We truly do learn something new every day, thanks to the people who testify before us. The goal of these meetings, in fact, is to hear witnesses from all over the country. Thank you for being here and for sharing with us your concerns, the issues you are dealing with, and your recommendations.
I especially do not want to ask you the same questions again or have the same information going around. We have heard a lot of information since the start of the meeting. I just have one question to ask, which should avoid any repetition.
Some areas are harder for the federal government to become involved with than others in the medium or long term. This is one of those areas. Tell us what the federal government can do in the short term to improve remuneration for artists, musicians and singers all across Canada.
Each witness has one minute to answer that single question.
Why don’t you start, Mr. Payette?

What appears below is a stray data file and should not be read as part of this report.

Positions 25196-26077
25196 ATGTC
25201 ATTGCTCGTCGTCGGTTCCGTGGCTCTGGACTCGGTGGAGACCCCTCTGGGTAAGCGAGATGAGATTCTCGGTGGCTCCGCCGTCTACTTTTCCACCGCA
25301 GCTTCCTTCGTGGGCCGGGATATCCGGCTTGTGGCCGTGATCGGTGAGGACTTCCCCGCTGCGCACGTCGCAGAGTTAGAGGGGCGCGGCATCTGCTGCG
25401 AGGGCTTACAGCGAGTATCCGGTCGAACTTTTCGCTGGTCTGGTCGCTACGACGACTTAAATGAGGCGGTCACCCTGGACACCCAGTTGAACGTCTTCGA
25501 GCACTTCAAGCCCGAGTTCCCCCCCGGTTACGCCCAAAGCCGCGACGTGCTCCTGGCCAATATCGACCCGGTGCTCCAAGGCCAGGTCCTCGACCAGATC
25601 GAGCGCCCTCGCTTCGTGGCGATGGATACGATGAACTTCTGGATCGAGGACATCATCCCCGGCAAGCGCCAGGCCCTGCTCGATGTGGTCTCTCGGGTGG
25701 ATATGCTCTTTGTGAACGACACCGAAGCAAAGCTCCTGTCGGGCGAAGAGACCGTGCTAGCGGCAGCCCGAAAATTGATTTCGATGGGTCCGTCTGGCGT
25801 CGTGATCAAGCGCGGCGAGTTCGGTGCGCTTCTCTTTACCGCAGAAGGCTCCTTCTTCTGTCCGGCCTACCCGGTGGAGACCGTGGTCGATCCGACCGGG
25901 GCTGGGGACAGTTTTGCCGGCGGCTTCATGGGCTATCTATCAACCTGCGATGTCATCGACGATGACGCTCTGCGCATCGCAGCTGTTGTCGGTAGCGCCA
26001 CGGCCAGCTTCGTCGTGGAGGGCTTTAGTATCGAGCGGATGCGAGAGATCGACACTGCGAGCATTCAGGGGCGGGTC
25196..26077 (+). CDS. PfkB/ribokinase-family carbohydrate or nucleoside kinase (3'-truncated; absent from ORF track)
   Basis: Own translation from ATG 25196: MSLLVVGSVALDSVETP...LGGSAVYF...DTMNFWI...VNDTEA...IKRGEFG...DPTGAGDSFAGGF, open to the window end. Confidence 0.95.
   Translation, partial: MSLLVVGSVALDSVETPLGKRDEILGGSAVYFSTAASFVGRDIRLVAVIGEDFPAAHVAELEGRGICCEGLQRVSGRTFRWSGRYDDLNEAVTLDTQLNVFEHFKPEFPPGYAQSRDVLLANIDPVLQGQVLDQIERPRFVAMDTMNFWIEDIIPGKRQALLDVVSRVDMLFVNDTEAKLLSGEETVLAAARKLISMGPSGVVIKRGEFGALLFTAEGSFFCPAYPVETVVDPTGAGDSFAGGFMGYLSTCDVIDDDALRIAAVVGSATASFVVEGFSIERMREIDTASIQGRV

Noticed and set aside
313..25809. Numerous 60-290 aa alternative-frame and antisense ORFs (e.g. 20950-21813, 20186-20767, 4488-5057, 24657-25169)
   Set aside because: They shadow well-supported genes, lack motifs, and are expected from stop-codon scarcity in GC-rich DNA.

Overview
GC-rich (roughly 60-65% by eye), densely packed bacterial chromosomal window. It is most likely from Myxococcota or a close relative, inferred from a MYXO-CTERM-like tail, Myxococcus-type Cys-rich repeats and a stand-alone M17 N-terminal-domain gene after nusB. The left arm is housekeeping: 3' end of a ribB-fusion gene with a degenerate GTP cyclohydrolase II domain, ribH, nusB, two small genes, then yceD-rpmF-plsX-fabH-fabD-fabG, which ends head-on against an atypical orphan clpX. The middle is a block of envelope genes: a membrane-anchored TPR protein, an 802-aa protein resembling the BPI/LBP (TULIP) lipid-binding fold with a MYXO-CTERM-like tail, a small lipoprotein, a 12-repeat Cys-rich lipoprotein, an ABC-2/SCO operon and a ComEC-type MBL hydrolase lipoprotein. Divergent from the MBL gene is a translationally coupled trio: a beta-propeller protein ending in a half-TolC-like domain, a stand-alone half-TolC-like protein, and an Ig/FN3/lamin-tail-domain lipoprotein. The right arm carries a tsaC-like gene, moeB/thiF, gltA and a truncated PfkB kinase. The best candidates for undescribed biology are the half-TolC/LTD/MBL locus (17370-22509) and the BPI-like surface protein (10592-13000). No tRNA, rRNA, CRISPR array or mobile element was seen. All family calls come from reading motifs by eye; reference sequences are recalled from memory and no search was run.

I won't spend a great deal of time on this because Senator Enverga's Bill has been very well discussed in both chambers of Parliament, including in the upper house of course, where Senator Enverga tabled the bill originally and spoke to it just a month before his untimely passing while he was on parliamentary business in Colombia with ParlAmericas. Not a word of criticism has been spoken against the bill in either the upper house or the House of Commons. In fact, I was heartened, as I said, at the end of debate in the House that there was such enthusiastic and universal support for the bill, for a Latin American heritage month to be recognized, as Senator Enverga originally intended in the wake of Black History Month and in the wake of the recently passed Jewish Heritage Month, which again last night was celebrated in a very non-partisan way just up the street. All parties in the House enthusiastically participated and recognized and celebrated the contribution of the Jewish Canadian community in Canada.